The Rule of 72 is used to calculate how long it will take for an investment to double given a fixed annual rate of return. (Divide 72 by the assumed rate of return to estimate how many years to double). Using a 5% annualized return, it takes about 14 years for equity investors to double their money. It takes more than 100 years for a 10-year Treasury investment to do the same and 900 years for cash.

The conclusion of my data is that market bias remains positive. When that changes, we will shift back to risk off as in previous declines and most recently, February. The market’s historic over-extended condition suggests that a larger-than-normal decline will become bear market 18.


Don Creech
2323 Alaska Ave. E.
Port Orchard, WA 98366


Today is 111 market days from the 3/23 low. Check for consistent ranking within the past 21 days for new commitments OR Jack’s 5-10 day rule as he explained in the session on 8-25. 

T2107 shows the number of stocks above the 200-SMA is stuck in a trading range this month around 45%. Trading range is the common condition of stocks and sectors. The favored members of the indices are the exception.

T2107 has been in a decline since 2017.

Speculation in a few large cap stocks during a recession is not normal. The winners are companies with services addressing WFH and other needs of people and businesses dealing with extended isolation. I expect the indices to remain within trading ranges holding an upward bias – not due to broad support but due to the leadership concentration.

As if the Fed has been able to generate inflation, its collective wisdom has concluded that above target inflation will be acceptable as compensation for persistent lower levels.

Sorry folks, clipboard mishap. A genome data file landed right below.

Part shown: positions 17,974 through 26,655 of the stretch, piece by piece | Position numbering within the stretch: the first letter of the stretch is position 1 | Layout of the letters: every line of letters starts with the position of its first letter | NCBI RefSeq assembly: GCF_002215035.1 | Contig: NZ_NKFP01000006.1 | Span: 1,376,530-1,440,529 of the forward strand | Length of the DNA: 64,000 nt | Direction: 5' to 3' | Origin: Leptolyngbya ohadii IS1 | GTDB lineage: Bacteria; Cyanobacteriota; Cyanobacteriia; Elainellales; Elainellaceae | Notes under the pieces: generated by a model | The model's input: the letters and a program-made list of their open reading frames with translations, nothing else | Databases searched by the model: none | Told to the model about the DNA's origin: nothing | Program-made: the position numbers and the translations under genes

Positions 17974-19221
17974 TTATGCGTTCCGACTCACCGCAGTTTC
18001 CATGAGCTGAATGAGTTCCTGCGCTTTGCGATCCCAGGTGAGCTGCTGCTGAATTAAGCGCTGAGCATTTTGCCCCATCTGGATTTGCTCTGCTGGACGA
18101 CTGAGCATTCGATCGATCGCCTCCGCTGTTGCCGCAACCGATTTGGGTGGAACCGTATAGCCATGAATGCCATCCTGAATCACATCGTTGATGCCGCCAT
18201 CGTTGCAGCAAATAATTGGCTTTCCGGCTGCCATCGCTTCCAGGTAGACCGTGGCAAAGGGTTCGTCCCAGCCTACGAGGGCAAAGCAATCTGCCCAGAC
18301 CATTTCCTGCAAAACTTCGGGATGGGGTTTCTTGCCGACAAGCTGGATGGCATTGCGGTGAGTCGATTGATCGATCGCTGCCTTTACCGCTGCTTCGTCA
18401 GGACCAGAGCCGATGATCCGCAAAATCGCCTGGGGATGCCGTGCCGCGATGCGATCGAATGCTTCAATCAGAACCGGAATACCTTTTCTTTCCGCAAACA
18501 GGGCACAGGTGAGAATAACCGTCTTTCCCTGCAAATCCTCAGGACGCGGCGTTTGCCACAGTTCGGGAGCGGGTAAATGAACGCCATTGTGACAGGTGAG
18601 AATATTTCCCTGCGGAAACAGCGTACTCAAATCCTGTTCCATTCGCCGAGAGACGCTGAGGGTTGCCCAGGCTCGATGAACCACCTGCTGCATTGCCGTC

Now they will debate if the average is adequate before raising rates. This is a negative for the long bond. The Fed’s policy evolution indicates more active adjustments but continued liquidity injections favoring investors while attempting to generate jobs and wage increases. (We think it will work this time).

Job creation is job one at the expense of price stability.

A clip from the speech.

Back to demographics, will Boomers moving into retirement still outweigh other cohorts? If so, the Fed is facing an uphill battle.

Revision of Q2 GDP from -32.9% to 31.7% reflects improvement but remains the worst since the Great Depression. Tracking unemployment looks similar to the volatility of a market index – improving with uncertainty. It is difficult to know if improvement is a result of new jobs or expiring benefits along with people ceasing their search. Likely, it is a mix.

Restaurants, with low margins and often arbitrary government restrictions on occupancy, have difficulty finding staff even with wage increase. “Free” government subsidies are an incentive to not work.

Without increasing job prospects, the ability to repay debt suffers. Capital One is proactively cutting credit limits on its cards. The Association for Corporate Growth, a group that lobbies for middle-market businesses, says that 81% of businesses failed to get a loan through the Fed’s Main Street Lending Program. Updating an adage learned in the ‘70s. “When you don’t need a loan, the banker is your friend. When you do need a loan, not so much.”

The charts of VIX-X & VNX-X show upticks. Breaking above resistance will be reason for caution.


Don Creech
2323 Alaska Ave. E.
Port Orchard, WA 98366


Today is 110 market days from the 3/23 low. 
Check for consistent ranking within the past 21 days for new commitments OR Jack’s 5-10 day rule as he explained in the session on 8-25.  

Speculation pushed the Nasdaq and S&P 500 indexes to new highs while the majority of issues traded lower. HFTs were active though I saw little DP activity in SPY. Momentum scans were so low they reveal little. Weekly volume continues falling since the March low which is not supportive of new highs. Cumulative on-balance volume does support the up-trend.

Negative numbers have been declining over the past one and a half hours.